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Now & Then: The story of Priest’s Station


Photo courtesy of Southern Tuolumne County Historical Society

This historic building photo was Priest’s Hotel taken in 1904. Priest’s Station was founded in 1853 by Alexander and Margaret Kirkwood as a stagecoach stop for travelers from the all points west to Yosemite. It was located at the crossroads of Old Priest Grade, Priest-Coulterville Road, and Highway 120 in Big Oak Flat.

Before the Kirkwoods arrived from Scotland and bought the business at the top of Rattlesnake Creek Canyon, it was a small trading post known as the Rattlesnake Store. Alexander and Margaret added more rooms to accommodate weary travelers looking for lodging and the famous Station was founded.

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This historic building photo was Priest’s Hotel taken in 1904. Priest’s Station was founded in 1853 by Alexander and Margaret Kirkwood as a stagecoach stop for travelers from the all points west to Yosemite. It was located at the crossroads of Old Priest Grade, Priest-Coulterville Road, and Highway 120 in Big Oak Flat.

Before the Kirkwoods arrived from Scotland and bought the business at the top of Rattlesnake Creek Canyon, it was a small trading post known as the Rattlesnake Store. Alexander and Margaret added more rooms to accommodate weary travelers looking for lodging and the famous Station was founded.

In 1870, Alexander died from a fever contracted while crossing Panama years before. Margaret then married a mining engineer from Kentucky named William Priest in 1871. Other buildings added through the years included a second hotel, carriage house, livery stable, barns, sheds, some 22 in all. John Ferretti recalled, “It was a high-class establishment and well known from one end of the state to the other, the cuisine was excellent.”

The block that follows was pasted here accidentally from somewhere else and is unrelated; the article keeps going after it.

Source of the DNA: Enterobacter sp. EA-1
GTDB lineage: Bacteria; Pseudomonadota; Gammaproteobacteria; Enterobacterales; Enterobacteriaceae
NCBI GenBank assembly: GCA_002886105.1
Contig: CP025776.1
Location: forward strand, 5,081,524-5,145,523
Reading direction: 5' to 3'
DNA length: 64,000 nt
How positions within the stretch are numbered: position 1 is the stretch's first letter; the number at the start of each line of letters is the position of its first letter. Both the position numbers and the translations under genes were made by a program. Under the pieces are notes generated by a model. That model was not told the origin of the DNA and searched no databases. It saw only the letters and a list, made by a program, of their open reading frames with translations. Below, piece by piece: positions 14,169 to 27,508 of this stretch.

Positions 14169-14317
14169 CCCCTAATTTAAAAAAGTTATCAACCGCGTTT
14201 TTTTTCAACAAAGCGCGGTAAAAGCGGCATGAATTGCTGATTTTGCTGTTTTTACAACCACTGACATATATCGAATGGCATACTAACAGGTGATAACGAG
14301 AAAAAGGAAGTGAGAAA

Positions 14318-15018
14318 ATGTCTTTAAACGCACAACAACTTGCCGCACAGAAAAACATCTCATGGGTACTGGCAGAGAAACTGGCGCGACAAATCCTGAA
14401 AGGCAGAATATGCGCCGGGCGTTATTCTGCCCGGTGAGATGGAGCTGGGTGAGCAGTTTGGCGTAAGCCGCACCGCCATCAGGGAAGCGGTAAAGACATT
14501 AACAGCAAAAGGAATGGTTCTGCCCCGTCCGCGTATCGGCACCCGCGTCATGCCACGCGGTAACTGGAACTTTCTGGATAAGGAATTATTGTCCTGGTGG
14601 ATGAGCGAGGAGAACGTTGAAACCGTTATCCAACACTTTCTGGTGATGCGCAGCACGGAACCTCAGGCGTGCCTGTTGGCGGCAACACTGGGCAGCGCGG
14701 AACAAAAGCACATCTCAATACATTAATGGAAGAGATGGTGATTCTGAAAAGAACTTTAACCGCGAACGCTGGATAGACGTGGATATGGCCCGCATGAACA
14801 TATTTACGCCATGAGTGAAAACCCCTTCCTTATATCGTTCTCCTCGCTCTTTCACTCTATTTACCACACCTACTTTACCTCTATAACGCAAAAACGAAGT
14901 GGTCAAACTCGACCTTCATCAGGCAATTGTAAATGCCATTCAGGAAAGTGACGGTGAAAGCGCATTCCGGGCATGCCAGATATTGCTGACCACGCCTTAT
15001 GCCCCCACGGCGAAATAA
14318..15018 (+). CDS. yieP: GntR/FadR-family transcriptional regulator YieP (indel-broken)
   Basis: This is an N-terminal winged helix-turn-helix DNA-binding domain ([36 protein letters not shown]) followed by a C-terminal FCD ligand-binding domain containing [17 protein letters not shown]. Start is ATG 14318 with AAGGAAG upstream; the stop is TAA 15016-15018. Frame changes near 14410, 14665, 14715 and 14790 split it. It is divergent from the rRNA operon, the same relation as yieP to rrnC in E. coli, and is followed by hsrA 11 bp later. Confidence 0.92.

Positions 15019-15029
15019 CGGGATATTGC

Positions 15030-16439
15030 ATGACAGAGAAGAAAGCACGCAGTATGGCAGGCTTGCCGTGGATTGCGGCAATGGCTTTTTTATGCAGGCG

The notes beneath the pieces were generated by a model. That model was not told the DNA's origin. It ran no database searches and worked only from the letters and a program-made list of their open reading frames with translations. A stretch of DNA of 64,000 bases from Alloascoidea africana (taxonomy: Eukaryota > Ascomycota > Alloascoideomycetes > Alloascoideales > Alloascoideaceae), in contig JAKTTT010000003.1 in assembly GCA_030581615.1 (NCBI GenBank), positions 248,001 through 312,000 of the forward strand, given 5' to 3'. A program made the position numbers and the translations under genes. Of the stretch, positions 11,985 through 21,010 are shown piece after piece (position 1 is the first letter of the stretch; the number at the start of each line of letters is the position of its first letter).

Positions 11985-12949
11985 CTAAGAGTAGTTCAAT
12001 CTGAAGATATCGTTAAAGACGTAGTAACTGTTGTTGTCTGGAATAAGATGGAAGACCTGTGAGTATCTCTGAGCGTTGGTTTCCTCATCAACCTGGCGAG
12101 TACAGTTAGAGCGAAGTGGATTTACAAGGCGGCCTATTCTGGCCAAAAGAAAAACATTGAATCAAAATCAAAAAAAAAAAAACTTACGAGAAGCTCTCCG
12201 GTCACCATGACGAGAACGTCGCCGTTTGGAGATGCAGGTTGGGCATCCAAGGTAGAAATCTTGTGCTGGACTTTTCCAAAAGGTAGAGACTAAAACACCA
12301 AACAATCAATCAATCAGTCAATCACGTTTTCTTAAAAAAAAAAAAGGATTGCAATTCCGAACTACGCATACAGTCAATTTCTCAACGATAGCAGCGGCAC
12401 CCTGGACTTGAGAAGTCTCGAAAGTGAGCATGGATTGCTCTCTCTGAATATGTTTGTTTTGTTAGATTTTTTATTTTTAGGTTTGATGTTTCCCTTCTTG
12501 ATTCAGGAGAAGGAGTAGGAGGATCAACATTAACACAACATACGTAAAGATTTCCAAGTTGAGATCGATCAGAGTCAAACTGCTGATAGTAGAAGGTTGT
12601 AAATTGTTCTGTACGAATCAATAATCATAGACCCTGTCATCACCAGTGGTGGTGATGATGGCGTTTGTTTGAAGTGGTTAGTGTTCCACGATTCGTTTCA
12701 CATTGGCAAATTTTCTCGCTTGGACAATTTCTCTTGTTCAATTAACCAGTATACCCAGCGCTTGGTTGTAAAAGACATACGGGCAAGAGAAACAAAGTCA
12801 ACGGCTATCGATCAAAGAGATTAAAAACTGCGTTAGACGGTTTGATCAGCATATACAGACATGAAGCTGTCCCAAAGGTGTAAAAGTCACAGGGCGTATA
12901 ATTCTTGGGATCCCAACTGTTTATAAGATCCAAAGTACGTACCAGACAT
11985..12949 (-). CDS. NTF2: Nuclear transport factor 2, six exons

In 1900, William died and Margaret followed five years later. Her niece, Jessie Carlaw Corcoran and husband Daniel continued to run the business until tragedy struck in 1926. An explosion down in the gulch below blew burning embers to the top of the hill and fire consumed all 22 buildings.

Daniel Corcoran rebuilt a small motel and store on the property and maintained the friendly service and hospitality that Priest’s was noted for. Following Daniel’s death in 1936, the family continued to operate the Station until selling it in 1969.

After being out of the family for 38 years, Helga and Wally Anker, the great-grandson of Margaret Priest purchased the site and in 2009 opened Priest Station Café. With breathtaking views of the historic canyon below, the restaurant continues to operate under family ownership today, serving delicious meals with personal service.

— Frank Perry is director of the Southern Tuolumne County Historical Society